This band can really whale!
A group of musical mariners will perform songs of the sea atop a historical shipping barge anchored in the waters off Red Hook on July 23. The Brooklyn Blowhards is a local band that combines jazz with sea shanties — the songs that 19th century whalers belted out to coordinate work on their giant vessels, said the group’s founder.
“It’s functional work songs that were used by laborers on maritime vessels,” said Jeff Lederer. “The ones I like are ones that were sung on whaling ships, literally used to coordinate the timing of the pulling of ropes that were essential in setting the sails on large sailing vessels and a lot of other jobs — join that with a so-called free jazz background.”
The combination is, he admits “a very unlikely pairing.”
The July 23 performance at the Waterfront Barge Museum is also a tribute to Lederer’s musical icon Albert Ayler — an American avant-garde jazz saxophonist, singer, and composer — who drowned in the waters off Red Hook.
“For 20 years I’ve been exploring his music and combining it with different things. He actually, in a very horrible and untimely death, drowned in New York Harbor very close to the barge,” said Lederer. “This is my love song to Albert, intertwined with the tragedy in his death in the sea.”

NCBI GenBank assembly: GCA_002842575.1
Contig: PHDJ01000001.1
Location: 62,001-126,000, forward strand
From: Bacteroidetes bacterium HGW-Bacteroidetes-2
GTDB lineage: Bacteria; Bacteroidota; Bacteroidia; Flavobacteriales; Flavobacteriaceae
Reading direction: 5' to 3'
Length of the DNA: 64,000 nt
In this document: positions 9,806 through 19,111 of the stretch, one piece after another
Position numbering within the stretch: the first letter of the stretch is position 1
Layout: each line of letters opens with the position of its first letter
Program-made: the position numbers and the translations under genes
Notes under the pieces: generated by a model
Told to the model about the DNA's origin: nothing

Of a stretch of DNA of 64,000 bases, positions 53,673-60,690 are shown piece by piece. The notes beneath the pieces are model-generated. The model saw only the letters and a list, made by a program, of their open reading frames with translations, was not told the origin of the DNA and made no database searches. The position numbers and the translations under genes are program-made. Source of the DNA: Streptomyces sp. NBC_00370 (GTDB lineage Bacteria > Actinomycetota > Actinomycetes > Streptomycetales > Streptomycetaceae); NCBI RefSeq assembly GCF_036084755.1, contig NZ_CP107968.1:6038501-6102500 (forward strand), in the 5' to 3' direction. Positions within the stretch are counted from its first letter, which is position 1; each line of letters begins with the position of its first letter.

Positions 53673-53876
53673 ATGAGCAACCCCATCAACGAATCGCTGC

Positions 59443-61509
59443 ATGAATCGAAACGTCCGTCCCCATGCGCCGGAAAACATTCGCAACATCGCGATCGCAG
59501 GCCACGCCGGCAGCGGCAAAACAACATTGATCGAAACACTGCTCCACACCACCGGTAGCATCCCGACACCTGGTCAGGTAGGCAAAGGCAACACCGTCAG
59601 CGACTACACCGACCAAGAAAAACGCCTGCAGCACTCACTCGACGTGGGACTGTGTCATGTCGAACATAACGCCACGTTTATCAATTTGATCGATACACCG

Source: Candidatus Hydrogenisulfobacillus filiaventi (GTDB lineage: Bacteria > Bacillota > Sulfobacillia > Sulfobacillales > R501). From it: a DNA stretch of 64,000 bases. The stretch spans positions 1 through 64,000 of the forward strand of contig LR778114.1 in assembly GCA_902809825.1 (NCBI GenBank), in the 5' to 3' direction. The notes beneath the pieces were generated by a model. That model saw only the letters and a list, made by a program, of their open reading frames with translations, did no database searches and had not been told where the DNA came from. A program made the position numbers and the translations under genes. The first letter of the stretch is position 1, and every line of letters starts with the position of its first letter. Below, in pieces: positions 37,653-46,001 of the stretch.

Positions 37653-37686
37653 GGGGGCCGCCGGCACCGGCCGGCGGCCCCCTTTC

The Windsor Terrace sax player has never hoisted a harpoon on a whaling ship himself, but Lederer fell in love with the songs that came off whaling vessels, and he found a similar rhythm in Ayler’s music, he said.
“In listening to his music for a long time, I heard the sound of the sea in his music, heard the churning sound of the sea, and I decided to explore that in this weird post-modern pairing of shanties and jazz, and it came up with good results,” said Lederer.
The Brooklyn Blowhards — a group of nine soulful seafarers — is unlike most other shanty bands, which tend to play a capella. Instead the group gets its folk sound from four horns, two saxophones, an accordion, and two percussionists, said Lederer, who also sings with his wife and fellow band member, Mary LaRose.
“The sounds are pretty different than traditional jazz music, maybe related in a way to authentic traditional sea shanty,” he said. “My wife sings, and I sing a little bit but it’s more instrumental.”
The group is excited to play on Brooklyn’s waterfront, said Lederer.
“It’s really a magical place and has a tremendous history — it’s an incredible magical maritime history,” he said. “And our group fits in very well with that.”
The Brooklyn Blowhards at the Waterfront Barge Museum [290 Conover St. between Reed Street and the waterfront in Red Hook, www.water